REVIEW: Lesley University Magazine, Art Institute of Boston
Adelaide Tyrol: A Common Thread
By Lisa Connell
For Natural Science illustrator plus business entrepreneur Adelaide Tyrol, completion of her master of fine art’s degree gave her the change of pace and perspective she sought.
Through Lesley’s low-residency graduate MFA program, Tyrol earned the art world’s terminal degree over several semesters. She graduated in 2007. A low-residency program allows a student to work on projects from home, in Tyrol’s case from her home in central Vermont, without having to relocate or give up personal and professional obligations.
Professionally, Tyrol splits her time between Vermont, where her natural science illustrations are drawn, and New York City. Tyrol and business partner Sarah Oliphant founded a scenic backdrop painting and rental business there in 1978; Several additional colleagues have since joined the studio team.
The tug of responsibility between school and work also played itself out in Tyrol’s decision to choose Lesley’s low-residency program over others, including in Vermont. She knew that she wanted to study in a relatively large city such as Boston. The pace of an urban environment complemented life in pastoral Vermont and, albeit in a smaller way, mirrored the pulse and cultural offerings of Manhattan.
Tyrol says she came into the program as a strong painter but felt she needed to know more about the art world in general and how her work fit into other artists’ visions. In the contemporary art world of the early 21st century, an artist in a graduate school program must explain how he or she sees themselves in that continuum. “They are really trying to teach you to explain what you are doing and why you are doing it,” she says.
Tyrol describe her work as a balance between heavily detailed and rendered images to very, very loose and gestural paintings. Each of those approaches to work- from botanical and small wildlife illustrations to fashion show backgrounds- is evident in work she completed for her master’s. Certainly, each style has brought her satisfaction and a way to earn a living. In her MFA work, the swiftness and certainty of her paintbrush combine with the keen observations of her subjects. One can also see the combination of her love for the natural world of insects, birds and plants combined with the calligraphic paint strokes for which her fashion industry scenic backdrops are renowned. She has merged these diverse art styles into a coherent body of artwork.
After learning her bachelor’s degree at the University of Vermont, majoring in English and minoring in are, for several years she continued her art studies at Parsons School of Design in New York City. Tyrol’s studies and interests led her to a 25-year career as a commercial scenic backdrop painter. She also developed a flip side, however, illustrating detailed botanical and zoological art projects for scientists.
Tyrol describes the commercial art world in New York City as being “very plump.” Bookings from business clients for scenic backdrops come regularly, and there’s always a need “ to solve someone else’s artistic problems,” she says. The pace is extremely demanding. “ The climate in NYC trained me to work very quickly,” says Tyrol. Recently she received this e-mail on a Thursday regarding a runway project for Fashion Week in Manhattan: “Marc Jacobs needs a 27’ x 80’ painted sky for his runway show at the Armory on Tuesday. Can you give us an estimate this afternoon, a sample by tomorrow morning and, if confirmed, can you have it finished by Monday ?”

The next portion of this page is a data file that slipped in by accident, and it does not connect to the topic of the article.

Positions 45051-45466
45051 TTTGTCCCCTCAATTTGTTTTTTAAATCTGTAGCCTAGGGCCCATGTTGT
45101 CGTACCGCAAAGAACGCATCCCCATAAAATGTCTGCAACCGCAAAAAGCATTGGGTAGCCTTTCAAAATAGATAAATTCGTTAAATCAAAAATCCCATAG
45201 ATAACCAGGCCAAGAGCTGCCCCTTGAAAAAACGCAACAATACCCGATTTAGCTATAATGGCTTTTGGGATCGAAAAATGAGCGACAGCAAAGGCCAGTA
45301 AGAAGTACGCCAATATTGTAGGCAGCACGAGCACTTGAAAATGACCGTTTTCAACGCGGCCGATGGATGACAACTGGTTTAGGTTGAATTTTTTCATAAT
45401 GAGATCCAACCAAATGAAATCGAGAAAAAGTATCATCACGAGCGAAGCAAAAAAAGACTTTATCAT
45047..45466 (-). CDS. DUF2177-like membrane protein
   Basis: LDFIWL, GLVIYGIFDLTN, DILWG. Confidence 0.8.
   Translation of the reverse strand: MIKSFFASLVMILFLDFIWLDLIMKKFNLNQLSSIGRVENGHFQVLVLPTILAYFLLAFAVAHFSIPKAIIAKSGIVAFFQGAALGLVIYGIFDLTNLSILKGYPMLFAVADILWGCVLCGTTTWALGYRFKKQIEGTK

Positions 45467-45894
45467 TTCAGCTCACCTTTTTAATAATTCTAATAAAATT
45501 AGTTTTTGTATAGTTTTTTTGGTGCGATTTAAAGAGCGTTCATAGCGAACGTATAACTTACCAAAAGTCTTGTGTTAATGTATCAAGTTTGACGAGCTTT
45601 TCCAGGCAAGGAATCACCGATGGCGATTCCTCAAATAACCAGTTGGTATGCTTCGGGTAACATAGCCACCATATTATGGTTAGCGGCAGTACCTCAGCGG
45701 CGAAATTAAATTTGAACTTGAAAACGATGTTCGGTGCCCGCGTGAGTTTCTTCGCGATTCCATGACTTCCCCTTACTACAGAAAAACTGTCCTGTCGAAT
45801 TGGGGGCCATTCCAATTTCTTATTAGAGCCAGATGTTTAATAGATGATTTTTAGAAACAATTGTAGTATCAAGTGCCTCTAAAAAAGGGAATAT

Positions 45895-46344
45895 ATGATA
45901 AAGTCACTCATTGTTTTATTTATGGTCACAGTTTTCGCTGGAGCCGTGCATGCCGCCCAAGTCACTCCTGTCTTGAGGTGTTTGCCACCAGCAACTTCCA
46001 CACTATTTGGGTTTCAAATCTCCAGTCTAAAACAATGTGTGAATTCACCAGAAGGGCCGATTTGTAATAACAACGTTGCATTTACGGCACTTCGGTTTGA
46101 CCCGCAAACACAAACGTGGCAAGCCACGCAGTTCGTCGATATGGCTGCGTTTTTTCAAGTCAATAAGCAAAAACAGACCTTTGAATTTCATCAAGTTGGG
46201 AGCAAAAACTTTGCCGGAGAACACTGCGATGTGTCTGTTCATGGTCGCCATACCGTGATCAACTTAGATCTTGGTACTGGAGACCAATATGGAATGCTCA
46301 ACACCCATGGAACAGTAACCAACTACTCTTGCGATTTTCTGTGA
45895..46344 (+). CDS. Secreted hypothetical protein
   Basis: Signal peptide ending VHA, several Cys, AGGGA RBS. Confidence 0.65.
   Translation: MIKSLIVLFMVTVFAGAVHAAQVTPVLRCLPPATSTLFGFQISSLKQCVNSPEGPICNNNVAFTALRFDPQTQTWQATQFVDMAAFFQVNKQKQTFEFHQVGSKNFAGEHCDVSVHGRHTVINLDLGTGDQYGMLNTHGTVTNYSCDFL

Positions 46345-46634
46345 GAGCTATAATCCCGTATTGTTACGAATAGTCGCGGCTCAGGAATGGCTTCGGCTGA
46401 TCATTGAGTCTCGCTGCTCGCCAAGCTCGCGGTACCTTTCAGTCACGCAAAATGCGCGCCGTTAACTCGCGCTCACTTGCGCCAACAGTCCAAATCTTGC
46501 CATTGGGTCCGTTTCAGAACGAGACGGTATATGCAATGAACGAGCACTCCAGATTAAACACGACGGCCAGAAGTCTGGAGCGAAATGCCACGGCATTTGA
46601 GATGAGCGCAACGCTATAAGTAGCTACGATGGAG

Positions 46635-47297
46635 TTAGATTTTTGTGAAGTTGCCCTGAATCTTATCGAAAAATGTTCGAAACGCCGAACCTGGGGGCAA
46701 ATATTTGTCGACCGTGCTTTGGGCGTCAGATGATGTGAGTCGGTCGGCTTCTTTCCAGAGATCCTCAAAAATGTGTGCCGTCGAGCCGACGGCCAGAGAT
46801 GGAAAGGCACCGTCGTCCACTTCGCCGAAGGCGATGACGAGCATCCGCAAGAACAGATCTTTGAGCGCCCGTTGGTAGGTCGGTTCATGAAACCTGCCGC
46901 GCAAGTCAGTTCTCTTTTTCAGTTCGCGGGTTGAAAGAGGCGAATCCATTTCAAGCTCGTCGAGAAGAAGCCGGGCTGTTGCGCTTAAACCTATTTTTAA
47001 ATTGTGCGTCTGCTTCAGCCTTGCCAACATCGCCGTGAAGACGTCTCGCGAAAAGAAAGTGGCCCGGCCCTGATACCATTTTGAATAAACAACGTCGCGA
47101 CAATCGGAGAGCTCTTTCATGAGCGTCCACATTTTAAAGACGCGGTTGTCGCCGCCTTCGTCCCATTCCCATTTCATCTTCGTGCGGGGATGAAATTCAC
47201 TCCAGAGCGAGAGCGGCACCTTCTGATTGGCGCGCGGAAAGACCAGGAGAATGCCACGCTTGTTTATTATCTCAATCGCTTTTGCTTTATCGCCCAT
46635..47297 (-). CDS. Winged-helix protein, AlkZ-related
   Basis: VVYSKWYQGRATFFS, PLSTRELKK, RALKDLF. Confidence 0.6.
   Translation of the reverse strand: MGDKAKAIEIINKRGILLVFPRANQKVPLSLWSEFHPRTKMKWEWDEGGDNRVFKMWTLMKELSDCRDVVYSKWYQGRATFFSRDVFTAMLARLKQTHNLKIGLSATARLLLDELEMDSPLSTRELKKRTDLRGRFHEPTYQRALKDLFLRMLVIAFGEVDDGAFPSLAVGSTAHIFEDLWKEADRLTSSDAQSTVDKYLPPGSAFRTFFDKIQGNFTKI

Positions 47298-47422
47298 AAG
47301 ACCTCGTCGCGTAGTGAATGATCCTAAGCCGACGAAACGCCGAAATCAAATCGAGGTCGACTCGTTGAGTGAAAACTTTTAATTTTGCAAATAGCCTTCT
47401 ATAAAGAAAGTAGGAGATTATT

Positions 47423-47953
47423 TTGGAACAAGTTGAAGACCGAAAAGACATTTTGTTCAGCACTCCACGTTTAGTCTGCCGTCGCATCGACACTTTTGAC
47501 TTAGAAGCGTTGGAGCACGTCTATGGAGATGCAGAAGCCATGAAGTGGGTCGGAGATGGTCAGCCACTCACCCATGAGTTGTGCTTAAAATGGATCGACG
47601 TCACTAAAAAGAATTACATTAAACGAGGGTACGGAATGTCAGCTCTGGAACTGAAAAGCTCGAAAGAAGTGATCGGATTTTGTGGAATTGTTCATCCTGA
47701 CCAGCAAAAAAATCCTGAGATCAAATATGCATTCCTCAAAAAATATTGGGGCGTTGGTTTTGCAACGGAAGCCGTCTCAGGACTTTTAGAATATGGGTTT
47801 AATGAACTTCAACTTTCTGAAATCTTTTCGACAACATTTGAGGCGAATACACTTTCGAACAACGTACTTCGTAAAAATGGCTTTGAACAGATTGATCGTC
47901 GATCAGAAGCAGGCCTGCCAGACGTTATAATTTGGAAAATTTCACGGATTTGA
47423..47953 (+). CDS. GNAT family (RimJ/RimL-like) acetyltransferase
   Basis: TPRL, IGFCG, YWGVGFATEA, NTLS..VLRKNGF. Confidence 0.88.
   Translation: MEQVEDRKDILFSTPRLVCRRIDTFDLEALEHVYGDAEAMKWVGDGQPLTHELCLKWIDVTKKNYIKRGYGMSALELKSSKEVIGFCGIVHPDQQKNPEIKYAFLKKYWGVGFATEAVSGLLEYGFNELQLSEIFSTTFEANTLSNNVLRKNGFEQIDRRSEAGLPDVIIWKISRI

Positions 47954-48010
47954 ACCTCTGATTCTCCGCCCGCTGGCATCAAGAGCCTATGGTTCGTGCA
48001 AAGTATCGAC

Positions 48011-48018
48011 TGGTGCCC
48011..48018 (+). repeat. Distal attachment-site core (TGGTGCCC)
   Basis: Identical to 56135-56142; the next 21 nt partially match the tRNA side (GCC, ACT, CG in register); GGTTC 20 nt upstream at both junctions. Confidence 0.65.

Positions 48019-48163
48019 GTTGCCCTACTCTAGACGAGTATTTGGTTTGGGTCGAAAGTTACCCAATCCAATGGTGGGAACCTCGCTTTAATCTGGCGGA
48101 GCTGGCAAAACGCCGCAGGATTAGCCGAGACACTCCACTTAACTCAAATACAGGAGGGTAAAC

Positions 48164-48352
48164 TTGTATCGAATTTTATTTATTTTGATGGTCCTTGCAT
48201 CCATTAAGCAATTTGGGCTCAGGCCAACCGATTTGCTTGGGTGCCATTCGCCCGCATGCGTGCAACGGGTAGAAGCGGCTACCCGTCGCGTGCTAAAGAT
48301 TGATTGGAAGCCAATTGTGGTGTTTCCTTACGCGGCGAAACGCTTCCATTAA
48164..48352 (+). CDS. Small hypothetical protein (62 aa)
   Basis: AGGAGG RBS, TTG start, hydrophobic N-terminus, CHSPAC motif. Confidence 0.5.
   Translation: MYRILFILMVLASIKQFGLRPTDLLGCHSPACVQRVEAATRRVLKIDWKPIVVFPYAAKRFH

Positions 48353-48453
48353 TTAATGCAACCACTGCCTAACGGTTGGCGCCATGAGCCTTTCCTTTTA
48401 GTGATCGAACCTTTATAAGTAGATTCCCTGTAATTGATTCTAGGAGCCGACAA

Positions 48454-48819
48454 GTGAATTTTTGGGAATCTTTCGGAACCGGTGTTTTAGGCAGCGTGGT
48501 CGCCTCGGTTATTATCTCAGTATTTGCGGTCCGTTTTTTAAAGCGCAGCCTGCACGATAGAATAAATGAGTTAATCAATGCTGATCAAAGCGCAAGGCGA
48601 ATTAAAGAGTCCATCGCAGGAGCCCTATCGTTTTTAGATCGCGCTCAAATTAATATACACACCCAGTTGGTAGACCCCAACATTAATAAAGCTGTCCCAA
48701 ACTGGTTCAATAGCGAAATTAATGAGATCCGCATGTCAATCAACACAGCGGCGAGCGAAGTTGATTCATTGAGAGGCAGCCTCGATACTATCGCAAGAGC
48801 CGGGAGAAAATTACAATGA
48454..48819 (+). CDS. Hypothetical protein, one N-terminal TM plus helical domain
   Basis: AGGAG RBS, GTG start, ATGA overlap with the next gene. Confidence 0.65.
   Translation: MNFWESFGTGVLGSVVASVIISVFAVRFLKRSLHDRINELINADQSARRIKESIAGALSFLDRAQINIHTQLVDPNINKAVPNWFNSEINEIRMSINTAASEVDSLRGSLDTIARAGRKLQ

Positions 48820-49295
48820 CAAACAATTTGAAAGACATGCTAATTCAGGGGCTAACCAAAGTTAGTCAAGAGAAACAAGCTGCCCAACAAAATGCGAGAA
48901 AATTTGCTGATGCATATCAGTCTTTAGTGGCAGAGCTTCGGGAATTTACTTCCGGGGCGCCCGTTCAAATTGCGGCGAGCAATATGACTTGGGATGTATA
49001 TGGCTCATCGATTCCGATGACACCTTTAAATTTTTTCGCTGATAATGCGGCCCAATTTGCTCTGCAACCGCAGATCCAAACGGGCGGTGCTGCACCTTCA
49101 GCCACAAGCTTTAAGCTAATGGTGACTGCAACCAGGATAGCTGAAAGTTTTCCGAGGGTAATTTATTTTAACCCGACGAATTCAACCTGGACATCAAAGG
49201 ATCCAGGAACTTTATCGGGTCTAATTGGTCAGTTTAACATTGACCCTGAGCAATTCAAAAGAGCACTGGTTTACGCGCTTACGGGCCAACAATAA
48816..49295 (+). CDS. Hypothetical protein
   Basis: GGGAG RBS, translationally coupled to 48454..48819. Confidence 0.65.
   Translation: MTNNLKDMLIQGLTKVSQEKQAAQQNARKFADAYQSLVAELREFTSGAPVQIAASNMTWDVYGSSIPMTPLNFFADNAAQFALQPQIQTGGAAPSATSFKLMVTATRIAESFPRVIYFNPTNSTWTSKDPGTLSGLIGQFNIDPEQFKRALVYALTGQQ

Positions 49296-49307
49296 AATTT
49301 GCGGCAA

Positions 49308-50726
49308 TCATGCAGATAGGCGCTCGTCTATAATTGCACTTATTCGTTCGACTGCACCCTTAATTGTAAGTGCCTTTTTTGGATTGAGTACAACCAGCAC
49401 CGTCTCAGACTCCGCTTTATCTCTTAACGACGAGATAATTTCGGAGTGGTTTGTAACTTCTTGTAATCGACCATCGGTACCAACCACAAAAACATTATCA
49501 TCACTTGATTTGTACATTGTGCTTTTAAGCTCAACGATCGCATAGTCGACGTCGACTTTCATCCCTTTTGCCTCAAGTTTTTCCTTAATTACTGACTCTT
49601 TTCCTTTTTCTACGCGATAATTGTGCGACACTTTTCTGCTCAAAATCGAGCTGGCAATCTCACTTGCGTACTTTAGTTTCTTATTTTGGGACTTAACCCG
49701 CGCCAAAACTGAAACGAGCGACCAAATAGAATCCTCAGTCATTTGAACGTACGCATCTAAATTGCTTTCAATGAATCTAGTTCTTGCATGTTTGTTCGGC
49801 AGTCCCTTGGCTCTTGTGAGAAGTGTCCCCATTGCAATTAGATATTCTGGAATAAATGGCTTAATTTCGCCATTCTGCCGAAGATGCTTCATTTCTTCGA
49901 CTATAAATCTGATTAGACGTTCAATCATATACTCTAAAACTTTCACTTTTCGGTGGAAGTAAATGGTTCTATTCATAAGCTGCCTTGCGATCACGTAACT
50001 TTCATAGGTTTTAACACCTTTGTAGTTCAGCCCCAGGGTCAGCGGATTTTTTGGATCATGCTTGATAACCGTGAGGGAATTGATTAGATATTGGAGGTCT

One of her favorite ways to paint these backgrounds is with a brush attached to the end of a three-foot bamboo pole. “You have to work really, really big and really, really fast,” she says.
Tyrol and her business partner at Oliphant Studios also paint scenic backdrops for other industries or private residences. The studio is located on Manhattan’s lower West Side.
The Master of Fine Arts program allowed Tyrol to take a step back from the hectic pace that work for the fashion industry demands and shift her artistic focus and gears.
Nonetheless, her work for Oliphant and school meshed nicely because of the mere physical act of painting. “I love paint. I love splashing it and pulling it and dragging it,” she says, the pleasure of the physicality associated with painting evident in her voice.
Indeed, the MFA program, established several years ago, requires dedication and focus by the student. A graduate level art program culminates in the artist’s statement about his or her studio work.
During the residency sessions when MFA candidates meet in Massachusetts as a group with professors, the discussions are intense. Lectures and presentations begin early in the morning and continue into the night. There are five 10 day required residencies built into the four-semester program. Candidates complete their individual projects in their home studios over a semester and then meet in residency as a group to review each other’s work. The projects, that will encompass a body of work, are part of a student’s previously approved plan of study. Each graduate student seeks mentors in the art field who five the student professional guidance and technical advice as needed.
For Tyrol, much of the support of the program derives from the sense of community that develops among the artists and instructors. “There is a great sense of dialogue," she says about both groups. She continues to speak with current and prospective students. People whom she’s met through her master’s program remain in contact with her and vice versa, as do school officials associated with the MFA program. “I feel I have an institution that is supporting me,” she says. Graduation is not the end of professional contact and Tyrol finds comfort in this.